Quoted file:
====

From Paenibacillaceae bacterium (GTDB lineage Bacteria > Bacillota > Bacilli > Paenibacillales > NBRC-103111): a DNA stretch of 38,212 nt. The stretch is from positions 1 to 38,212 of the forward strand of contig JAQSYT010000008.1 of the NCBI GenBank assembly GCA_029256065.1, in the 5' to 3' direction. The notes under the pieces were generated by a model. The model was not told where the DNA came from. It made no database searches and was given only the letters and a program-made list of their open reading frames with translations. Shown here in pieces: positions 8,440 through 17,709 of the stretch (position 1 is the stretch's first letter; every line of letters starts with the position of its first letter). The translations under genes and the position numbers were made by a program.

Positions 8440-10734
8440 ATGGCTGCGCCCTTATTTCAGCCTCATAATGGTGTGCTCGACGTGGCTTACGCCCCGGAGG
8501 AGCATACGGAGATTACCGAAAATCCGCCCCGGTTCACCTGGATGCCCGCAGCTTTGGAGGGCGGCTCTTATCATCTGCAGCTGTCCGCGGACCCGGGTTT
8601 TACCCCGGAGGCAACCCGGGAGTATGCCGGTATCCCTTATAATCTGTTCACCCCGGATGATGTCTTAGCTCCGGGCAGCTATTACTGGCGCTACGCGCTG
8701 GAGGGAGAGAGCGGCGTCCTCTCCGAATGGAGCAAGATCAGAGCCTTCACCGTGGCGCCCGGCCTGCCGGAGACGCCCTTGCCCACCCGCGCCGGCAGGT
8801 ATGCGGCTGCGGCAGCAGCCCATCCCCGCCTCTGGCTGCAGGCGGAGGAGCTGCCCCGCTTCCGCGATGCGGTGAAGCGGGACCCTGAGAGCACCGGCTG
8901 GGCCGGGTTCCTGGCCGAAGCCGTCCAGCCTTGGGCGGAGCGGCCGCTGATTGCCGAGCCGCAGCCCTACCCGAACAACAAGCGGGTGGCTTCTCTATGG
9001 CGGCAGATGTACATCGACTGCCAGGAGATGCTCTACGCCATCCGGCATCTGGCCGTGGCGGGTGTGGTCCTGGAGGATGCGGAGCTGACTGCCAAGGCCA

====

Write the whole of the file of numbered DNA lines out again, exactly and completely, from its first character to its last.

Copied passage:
From Paenibacillaceae bacterium (GTDB lineage Bacteria > Bacillota > Bacilli > Paenibacillales > NBRC-103111): a DNA stretch of 38,212 nt. The stretch is from positions 1 to 38,212 of the forward strand of contig JAQSYT010000008.1 of the NCBI GenBank assembly GCA_029256065.1, in the 5' to 3' direction. The notes under the pieces were generated by a model. The model was not told where the DNA came from. It made no database searches and was given only the letters and a program-made list of their open reading frames with translations. Shown here in pieces: positions 8,440 through 17,709 of the stretch (position 1 is the stretch's first letter; every line of letters starts with the position of its first letter). The translations under genes and the position numbers were made by a program.

Positions 8440-10734
8440 ATGGCTGCGCCCTTATTTCAGCCTCATAATGGTGTGCTCGACGTGGCTTACGCCCCGGAGG
8501 AGCATACGGAGATTACCGAAAATCCGCCCCGGTTCACCTGGATGCCCGCAGCTTTGGAGGGCGGCTCTTATCATCTGCAGCTGTCCGCGGACCCGGGTTT
8601 TACCCCGGAGGCAACCCGGGAGTATGCCGGTATCCCTTATAATCTGTTCACCCCGGATGATGTCTTAGCTCCGGGCAGCTATTACTGGCGCTACGCGCTG
8701 GAGGGAGAGAGCGGCGTCCTCTCCGAATGGAGCAAGATCAGAGCCTTCACCGTGGCGCCCGGCCTGCCGGAGACGCCCTTGCCCACCCGCGCCGGCAGGT
8801 ATGCGGCTGCGGCAGCAGCCCATCCCCGCCTCTGGCTGCAGGCGGAGGAGCTGCCCCGCTTCCGCGATGCGGTGAAGCGGGACCCTGAGAGCACCGGCTG
8901 GGCCGGGTTCCTGGCCGAAGCCGTCCAGCCTTGGGCGGAGCGGCCGCTGATTGCCGAGCCGCAGCCCTACCCGAACAACAAGCGGGTGGCTTCTCTATGG
9001 CGGCAGATGTACATCGACTGCCAGGAGATGCTCTACGCCATCCGGCATCTGGCCGTGGCGGGTGTGGTCCTGGAGGATGCGGAGCTGACTGCCAAGGCCA